Fauja Singh, 107, of London, took up running aged 89 and earned a place in the record books as the first centenarian and oldest person to ever complete a marathon. He ran the Toronto Waterfront Marathon in eight hours, 25 minutes and 16 seconds. Aged 100 he also set eight world age records including running the 5K in 49:57.39. There are similarly impressive world records in existence for every ‘veteran’ age group from 35 to 100.
Can you see what we’re getting at? We’re not suggesting you have to be a record-breaker like Fauja, but it really is never too late to take up running. There’s a reason why running is so popular these days. There are so many benefits and it is so easy to start. Running is the ultimate democratic sport because you can do it on your own, do it pretty much anywhere and crucially you can do it at any age.
There are lots of great reasons to take up running later in life:
- It keeps you fit and keeps your weight down
- It lowers your cholesterol level and blood pressure
- It boosts your confidence and helps you live longer
- It improves your bone density and gives you good legs!
- It gets you away from your computer screen and out in the fresh air
- It makes you feel better and look better
If these health and emotional benefits aren’t enough, there is also the wonderful social side of running that is open to you as an older runner. Whether you are participating in a parkrun, ‘Couch to 5K’ or are part of a running club, there is an unbeatable high of individual achievement in a group environment that creates a fantastic camaraderie between runners. Then there’s the joy of beating your PB and sharing your milestones with your new friends… and rivals. Improving, setting targets and meeting your goals is all good for your body and brilliant for your self-esteem!
All these things can come as a wonderful surprise and be particularly beneficial to the older runner, as you re-discover the joy of sport and friendly competition.
Of course, a fifty-year-old runner can’t get away with the same things a twenty-year-old runner can. As muscles get older, they lose a bit of elasticity, so the older runner must be more thorough in warming-up, warming-down and stretching. But on the flip side the older runner often has more mental and physical endurance and can cope with greater training mileages.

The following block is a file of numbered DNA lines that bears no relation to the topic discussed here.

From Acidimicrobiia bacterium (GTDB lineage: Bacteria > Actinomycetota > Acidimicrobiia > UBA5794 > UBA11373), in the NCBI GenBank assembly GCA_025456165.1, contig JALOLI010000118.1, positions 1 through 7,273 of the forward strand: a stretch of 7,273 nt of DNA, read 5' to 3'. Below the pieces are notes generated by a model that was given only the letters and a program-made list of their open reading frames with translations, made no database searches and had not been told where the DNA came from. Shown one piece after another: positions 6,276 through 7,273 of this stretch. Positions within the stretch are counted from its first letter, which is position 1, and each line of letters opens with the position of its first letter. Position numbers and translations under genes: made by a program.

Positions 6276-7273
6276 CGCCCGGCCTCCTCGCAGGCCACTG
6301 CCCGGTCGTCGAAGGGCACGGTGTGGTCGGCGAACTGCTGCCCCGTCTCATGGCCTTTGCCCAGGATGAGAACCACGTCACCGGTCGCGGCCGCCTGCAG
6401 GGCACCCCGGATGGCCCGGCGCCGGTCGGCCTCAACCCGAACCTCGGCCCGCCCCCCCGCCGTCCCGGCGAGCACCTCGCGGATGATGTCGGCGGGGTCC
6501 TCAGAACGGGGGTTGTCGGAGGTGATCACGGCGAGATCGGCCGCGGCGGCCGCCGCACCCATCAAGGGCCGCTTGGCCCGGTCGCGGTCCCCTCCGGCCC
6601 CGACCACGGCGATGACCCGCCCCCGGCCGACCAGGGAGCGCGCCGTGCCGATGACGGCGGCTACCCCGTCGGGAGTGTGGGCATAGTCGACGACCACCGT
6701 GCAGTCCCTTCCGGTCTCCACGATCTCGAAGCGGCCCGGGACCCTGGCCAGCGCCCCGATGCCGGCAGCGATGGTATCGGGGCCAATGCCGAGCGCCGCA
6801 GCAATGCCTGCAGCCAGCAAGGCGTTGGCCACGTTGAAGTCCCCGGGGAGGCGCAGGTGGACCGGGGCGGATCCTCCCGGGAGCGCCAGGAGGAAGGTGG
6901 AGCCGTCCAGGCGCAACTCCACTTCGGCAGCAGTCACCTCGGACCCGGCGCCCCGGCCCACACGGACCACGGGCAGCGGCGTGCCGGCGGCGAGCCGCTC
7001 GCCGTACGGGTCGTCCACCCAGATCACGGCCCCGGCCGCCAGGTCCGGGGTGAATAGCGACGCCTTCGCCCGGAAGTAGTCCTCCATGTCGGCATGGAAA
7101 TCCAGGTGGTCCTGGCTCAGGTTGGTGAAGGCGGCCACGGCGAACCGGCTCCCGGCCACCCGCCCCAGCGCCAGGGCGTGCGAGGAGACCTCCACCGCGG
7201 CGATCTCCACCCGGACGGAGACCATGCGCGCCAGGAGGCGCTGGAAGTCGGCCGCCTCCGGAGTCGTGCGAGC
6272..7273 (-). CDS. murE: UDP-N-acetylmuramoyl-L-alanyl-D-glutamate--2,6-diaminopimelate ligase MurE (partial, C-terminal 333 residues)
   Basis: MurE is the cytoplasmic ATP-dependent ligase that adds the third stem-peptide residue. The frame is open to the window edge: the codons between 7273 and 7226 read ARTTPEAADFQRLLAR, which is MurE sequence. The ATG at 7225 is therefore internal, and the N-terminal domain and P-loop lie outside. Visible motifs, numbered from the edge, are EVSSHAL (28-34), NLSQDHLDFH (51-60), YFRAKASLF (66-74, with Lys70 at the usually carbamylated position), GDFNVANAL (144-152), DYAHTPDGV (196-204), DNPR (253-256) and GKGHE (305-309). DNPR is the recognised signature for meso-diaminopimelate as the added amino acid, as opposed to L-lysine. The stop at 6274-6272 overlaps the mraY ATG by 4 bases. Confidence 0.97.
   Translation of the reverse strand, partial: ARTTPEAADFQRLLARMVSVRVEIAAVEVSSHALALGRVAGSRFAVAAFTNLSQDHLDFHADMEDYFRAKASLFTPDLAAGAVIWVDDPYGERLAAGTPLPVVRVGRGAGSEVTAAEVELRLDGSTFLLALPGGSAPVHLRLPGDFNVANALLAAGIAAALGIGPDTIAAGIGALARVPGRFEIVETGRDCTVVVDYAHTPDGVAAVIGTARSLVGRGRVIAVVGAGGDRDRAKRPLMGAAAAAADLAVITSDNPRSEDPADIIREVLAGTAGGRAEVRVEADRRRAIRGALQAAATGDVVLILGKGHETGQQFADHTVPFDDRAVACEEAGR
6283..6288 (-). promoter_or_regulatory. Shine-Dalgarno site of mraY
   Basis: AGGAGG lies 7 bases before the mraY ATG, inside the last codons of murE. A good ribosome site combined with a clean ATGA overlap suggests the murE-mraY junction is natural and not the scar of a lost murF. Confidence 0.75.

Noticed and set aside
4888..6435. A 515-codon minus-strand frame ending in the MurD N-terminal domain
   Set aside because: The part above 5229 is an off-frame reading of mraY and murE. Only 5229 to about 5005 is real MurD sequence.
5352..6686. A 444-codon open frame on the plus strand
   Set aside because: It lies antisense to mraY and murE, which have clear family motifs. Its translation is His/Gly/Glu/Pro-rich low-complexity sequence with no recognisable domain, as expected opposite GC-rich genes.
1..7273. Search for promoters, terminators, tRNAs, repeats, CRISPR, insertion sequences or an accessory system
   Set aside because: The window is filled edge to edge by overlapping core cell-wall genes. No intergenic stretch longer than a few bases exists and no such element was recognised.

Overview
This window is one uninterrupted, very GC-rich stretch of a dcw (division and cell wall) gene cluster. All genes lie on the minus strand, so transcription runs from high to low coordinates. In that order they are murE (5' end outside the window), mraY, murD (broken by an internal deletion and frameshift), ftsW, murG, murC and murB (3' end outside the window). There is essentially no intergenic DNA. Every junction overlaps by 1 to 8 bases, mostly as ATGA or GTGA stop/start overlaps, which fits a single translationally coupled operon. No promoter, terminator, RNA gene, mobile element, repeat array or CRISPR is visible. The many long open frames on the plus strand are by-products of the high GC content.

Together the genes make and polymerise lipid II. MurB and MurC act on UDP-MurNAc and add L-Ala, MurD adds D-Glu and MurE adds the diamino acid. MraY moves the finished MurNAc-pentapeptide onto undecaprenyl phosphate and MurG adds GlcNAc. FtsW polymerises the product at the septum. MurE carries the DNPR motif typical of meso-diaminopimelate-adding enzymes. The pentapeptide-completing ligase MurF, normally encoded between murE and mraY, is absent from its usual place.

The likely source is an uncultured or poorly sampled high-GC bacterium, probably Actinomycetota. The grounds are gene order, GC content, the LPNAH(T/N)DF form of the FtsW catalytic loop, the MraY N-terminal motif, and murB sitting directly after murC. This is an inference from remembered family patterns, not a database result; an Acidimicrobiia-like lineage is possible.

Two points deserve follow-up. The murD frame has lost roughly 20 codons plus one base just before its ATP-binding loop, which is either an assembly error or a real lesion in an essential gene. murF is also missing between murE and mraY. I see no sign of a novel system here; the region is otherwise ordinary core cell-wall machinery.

Some potential older runners might fear injury, seeing running as a ‘high-impact’ sport, but the truth is, provided you take the correct precautions, running will almost always do you more good than harm. The correct, supportive footwear is essential of course, and we would always recommend getting professionally fitted at your local running shop. Knee and ankle supports, as well as compression sleeves can also help. Another good tip is to combine training on roads with more forgiving surfaces such as grass or trails whenever possible.
In the brilliant book Running Over Forty, written by the late former international runner and iconic coach Bruce Tulloh with his wife Sue Tulloh, they say: “Running can improve you physically and mentally. It can cure depression, improve your appetite and make your legs look better.” What’s not to like?
If you are thinking of taking up running, do come and see us, for advice, shoes or anything else you may need to take up this amazing sport. We promise to be gentle!
Running really can transform your life. And the great news is, it’s never too late.